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For some in the New Zealand squad who toured Sri Lanka, the afterglow of victory might be tempered by the fact their places are under threat for next month's tour to South Africa.
The squads for the South African tour will be named next week, meaning domestically-based players have little time left to convince selectors of their worth.
It also means incumbents have no time to find some form, although fast bowler Chris Martin will go virtually from the plane to the playing field when he plays the last two days of Auckland's Plunket Shield match against Otago starting on Sunday.
Martin is vulnerable among the 15 who toured Sri Lanka and he's not alone.
Others like Rob Nicol, Kruger van Wyk, Todd Astle and James Franklin will also be nervous about their chances of being selected to face South Africa for various reasons.
Martin, who at 37 is older than bowling coach Shane Bond, has long been a staple of the New Zealand test side during the past few years but was surplus to requirements in Sri Lanka and it appears the young brigade offer more.
Adam Milne is greener than Central Districts' one-day kit but has form on his side after a recent five-wicket haul and decent knock of 97 from No 9 in the Plunket Shield.
Coach Mike Hesson and his selection panel could also summon Wellington's Mark Gillespie, who ripped through the Proteas in the home series last summer.
Gillespie might not have many good years left in him but he's a genuine wicket-taker and could provide a good foil to Tim Southee, Trent Boult and Doug Bracewell.
Franklin has seemingly been dropped and recalled more than any player in recent years and doesn't offer enough as a No 6 batsman or seam bowler.
The left-hander has passed 50 only once in his last 21 test innings dating to 2006. The merry-go-round needs to stop.
Central Districts batsman Carl Cachopa has been in career-best form in the past 10 months and would be a strong contender ahead of Franklin given the improvement of his part-time medium pace bowling.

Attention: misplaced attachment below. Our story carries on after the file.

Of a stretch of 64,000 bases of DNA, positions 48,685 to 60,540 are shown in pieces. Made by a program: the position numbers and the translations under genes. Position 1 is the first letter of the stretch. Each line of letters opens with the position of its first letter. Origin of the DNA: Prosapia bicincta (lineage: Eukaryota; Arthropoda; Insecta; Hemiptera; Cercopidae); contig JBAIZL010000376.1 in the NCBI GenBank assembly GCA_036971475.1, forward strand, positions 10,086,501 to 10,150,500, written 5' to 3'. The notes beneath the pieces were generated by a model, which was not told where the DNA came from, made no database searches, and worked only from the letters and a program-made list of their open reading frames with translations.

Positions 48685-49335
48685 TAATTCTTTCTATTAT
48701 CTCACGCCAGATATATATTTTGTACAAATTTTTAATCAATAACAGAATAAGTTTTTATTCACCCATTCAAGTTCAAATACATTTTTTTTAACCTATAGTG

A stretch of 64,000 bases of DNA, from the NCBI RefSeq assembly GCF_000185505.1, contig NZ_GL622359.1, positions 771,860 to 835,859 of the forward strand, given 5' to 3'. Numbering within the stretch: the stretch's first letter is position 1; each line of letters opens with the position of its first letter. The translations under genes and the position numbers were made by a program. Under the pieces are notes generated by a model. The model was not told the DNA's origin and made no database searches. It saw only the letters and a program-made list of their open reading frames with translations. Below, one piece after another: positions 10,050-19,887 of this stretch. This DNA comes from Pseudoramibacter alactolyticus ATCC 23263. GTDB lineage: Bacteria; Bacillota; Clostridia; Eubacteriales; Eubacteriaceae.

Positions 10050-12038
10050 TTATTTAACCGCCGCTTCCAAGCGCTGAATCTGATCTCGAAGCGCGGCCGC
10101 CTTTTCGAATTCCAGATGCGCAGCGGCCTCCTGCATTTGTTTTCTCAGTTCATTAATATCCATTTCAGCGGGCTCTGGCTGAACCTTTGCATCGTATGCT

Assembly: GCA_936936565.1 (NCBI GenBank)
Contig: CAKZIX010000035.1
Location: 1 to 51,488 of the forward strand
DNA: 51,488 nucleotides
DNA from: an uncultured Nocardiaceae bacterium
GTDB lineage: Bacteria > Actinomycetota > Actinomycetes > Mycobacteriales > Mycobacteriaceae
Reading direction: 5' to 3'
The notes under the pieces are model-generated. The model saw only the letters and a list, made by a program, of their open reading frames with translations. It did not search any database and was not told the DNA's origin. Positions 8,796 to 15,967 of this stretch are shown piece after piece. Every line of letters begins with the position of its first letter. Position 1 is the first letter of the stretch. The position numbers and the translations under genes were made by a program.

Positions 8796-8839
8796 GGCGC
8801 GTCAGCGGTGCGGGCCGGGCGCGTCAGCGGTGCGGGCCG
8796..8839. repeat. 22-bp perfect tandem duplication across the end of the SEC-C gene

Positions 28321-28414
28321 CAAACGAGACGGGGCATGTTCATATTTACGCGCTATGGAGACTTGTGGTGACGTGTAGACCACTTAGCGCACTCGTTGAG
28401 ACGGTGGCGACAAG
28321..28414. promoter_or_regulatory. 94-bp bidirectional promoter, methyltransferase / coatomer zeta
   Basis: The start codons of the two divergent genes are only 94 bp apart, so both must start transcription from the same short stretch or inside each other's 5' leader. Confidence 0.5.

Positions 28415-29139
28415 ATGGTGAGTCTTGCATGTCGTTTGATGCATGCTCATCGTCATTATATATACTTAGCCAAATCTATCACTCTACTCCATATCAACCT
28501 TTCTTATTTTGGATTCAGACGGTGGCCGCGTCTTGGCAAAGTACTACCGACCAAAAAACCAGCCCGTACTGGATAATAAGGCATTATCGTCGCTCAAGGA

Nicol was in Sri Lanka only as batting cover and, aside from bullying Zimbabwe, isn't up to the international level. Nicol averages seven in his two tests and, if you omit his knocks against Zimbabwe, his one-day average is 24.2.
BJ Watling makes a strong case to take the gloves instead of van Wyk and a pair for the latter in the second test in Sri Lanka came at an awful time given Watling's sparkling form in the one-dayers, when he made 166 runs in three innings at 83 against the same opponents.
Watling will also take the gloves for Northern Districts in their four-day fixture against Canterbury that starts on Sunday.
Peter Fulton's is one name few Black Caps followers expected to hear after he was discarded from the national side in 2009, but the 33-year-old is averaging 72.5 this summer for Canterbury and could bat anywhere from opening to No 6.
Leg-spinner Astle could be a victim of the conditions more than anything as there might not be room in a 15-strong test squad for two spinners given the rapid South African decks the side will encounter.
It could also depend on Daniel Vettori's recovery from injury. If Vettori is fit, he will play - his domestic comeback has been delayed until December 14. He would strengthen the batting which could squeeze out either Astle or Jeetan Patel.